Business leaders and politicians call for ban on non-food plastic sachets
Businesses, academics and politicians have united to call for urgent action to eliminate the use of non-food plastic sachets, warning that the world is set to consumer one trillion of them by 2030.
Convened through campaign group A Plastics Planet, 40 top representatives across the corporate, political and academic spectrum have written an open letter calling for non-food plastics sachets to be covered by legislative frameworks to phase-out unnecessary single-use plastics.
Iceland Foods’ Managing Director Richard Walker, Professor Julia Stegemann from University College London and Dr Paul Butler from the University of Exeter have been joined by Mary Rice, Executive Director of the Environmental Investigation Agency, and President of The Ocean Foundation Mark Spalding in supporting the call to action.
The letter has all received cross-party political support from 22 UK politicians, including former environment advisor to Theresa May, Lord Randall of Uxbridge, and former Shadow Chancellor John McDonnell. Members of the European Parliament including Margrete Auken, Kira Marie Peter-Hansen, Eleonora Evi, and Ivan Vilibor Sincic also gave their backing.
The 40 experts have warned that the world is set to go through a trillion sachets by 2030 and that the personal care industry produces 122 billion plastic sachets annually.
However, the sachets are not covered by the EU Single-Use Plastics Directive, which will ban the production of a plethora of single-use items by 2021. Additionally, the UK’s approach to single-use does not cover the items. Instead, the UK ban will cover plastic straws, stirrers, and cotton buds.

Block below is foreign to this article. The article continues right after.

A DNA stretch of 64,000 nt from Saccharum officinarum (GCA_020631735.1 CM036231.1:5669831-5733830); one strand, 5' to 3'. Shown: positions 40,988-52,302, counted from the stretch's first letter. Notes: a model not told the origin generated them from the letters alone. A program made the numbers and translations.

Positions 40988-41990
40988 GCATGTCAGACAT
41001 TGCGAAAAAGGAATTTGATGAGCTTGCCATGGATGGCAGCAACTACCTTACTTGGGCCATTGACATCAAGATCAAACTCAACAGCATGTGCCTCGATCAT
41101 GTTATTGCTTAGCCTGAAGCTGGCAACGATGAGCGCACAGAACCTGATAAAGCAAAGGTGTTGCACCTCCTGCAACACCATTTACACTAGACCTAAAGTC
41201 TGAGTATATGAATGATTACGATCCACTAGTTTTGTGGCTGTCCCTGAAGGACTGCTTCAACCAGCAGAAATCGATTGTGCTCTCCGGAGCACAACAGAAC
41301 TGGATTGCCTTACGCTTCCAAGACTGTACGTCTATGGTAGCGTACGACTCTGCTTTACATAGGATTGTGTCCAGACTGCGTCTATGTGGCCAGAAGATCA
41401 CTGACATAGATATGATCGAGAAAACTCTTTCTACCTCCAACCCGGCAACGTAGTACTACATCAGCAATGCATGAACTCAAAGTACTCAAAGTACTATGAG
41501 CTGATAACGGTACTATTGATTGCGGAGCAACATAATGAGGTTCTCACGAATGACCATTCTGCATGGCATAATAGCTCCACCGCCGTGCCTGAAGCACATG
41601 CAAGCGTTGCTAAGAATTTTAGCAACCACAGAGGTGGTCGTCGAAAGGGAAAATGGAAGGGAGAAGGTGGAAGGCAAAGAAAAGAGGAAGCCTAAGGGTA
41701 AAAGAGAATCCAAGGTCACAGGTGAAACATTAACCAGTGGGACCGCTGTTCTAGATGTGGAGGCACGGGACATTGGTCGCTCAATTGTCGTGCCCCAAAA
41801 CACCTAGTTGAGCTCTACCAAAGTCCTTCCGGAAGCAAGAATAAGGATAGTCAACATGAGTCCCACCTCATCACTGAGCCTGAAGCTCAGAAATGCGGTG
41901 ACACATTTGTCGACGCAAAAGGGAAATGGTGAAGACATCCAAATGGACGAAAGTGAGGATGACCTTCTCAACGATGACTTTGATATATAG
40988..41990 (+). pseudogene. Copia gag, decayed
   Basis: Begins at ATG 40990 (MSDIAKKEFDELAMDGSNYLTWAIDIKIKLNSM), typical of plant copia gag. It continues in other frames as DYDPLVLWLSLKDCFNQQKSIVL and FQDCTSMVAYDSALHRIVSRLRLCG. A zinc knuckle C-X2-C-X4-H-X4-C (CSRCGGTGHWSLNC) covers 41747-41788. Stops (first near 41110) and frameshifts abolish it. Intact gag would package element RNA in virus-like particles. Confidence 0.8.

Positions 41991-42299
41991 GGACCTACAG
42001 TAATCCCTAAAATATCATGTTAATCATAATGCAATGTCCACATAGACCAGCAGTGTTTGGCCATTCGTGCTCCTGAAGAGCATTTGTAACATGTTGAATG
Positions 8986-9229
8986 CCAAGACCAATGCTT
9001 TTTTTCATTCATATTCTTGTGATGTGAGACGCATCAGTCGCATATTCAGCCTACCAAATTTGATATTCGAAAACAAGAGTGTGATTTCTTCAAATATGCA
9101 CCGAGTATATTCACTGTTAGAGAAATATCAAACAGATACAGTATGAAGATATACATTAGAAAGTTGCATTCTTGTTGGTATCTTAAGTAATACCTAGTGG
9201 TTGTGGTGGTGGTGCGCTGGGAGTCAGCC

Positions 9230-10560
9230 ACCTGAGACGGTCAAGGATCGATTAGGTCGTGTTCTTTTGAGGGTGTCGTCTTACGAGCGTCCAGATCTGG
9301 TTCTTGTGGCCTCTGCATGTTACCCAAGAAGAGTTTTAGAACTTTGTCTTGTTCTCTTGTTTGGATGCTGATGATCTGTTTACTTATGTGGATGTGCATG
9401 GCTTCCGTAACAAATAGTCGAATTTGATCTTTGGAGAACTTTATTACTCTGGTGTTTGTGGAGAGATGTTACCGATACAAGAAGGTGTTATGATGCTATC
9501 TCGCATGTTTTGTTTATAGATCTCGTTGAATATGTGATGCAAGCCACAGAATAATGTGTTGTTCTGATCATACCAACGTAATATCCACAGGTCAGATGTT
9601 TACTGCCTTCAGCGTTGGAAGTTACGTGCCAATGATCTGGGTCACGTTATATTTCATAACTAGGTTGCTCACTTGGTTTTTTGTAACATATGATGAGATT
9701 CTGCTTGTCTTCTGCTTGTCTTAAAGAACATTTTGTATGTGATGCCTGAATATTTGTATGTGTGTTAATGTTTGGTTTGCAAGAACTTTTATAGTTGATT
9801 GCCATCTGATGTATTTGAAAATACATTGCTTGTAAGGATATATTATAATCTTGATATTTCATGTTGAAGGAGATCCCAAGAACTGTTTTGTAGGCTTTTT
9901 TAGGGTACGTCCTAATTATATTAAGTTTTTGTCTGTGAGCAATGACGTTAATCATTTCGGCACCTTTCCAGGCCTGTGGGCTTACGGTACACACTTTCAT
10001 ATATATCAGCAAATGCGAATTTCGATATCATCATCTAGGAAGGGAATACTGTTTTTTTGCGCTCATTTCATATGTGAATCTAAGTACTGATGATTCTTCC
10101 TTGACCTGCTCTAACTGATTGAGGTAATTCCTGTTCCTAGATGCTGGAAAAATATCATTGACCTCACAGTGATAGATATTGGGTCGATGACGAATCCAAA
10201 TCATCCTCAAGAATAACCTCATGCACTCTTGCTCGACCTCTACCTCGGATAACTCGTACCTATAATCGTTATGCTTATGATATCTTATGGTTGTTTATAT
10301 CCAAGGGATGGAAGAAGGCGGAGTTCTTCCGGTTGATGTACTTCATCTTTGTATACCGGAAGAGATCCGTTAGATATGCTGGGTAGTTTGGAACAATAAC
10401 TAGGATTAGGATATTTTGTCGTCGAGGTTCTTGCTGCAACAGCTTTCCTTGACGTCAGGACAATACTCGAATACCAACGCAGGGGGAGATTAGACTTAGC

Sian Sutherland, Co-Founder, A Plastic Planet, said: “We’ve seen governments across the world crow about bans on single-use plastics, but the sample sachet is a huge piece of the pollution puzzle which every one of them is missing.
“The hundreds of billions of sample sachets pumped out by the personal and home care industries each year are used to drive instant sales but will pollute the planet for centuries. With solutions readily available there is no excuse for inaction. Any ban on single-use plastics must cover sample sachets to stamp them out once and for all.”
WWF research suggests the global plastics economy is still growing – and is far from circular or low-carbon. Its analysis revealed that a further 104 million tonnes of plastic will “leak” into ecosystems by 2030 without a step-change in approach and that the overall carbon intensity of plastic will increase by 50% within the same timeframe.
Many businesses see plant-based or bio-based alternatives as to food-based plastic sachets, alongside better recycling infrastructure, designing for recyclability and reusability, and simply going packaging-free where possible. These alternatives have been piloted by the likes of Just Eat, Lucozade Ribena Suntory and Hellmann’s.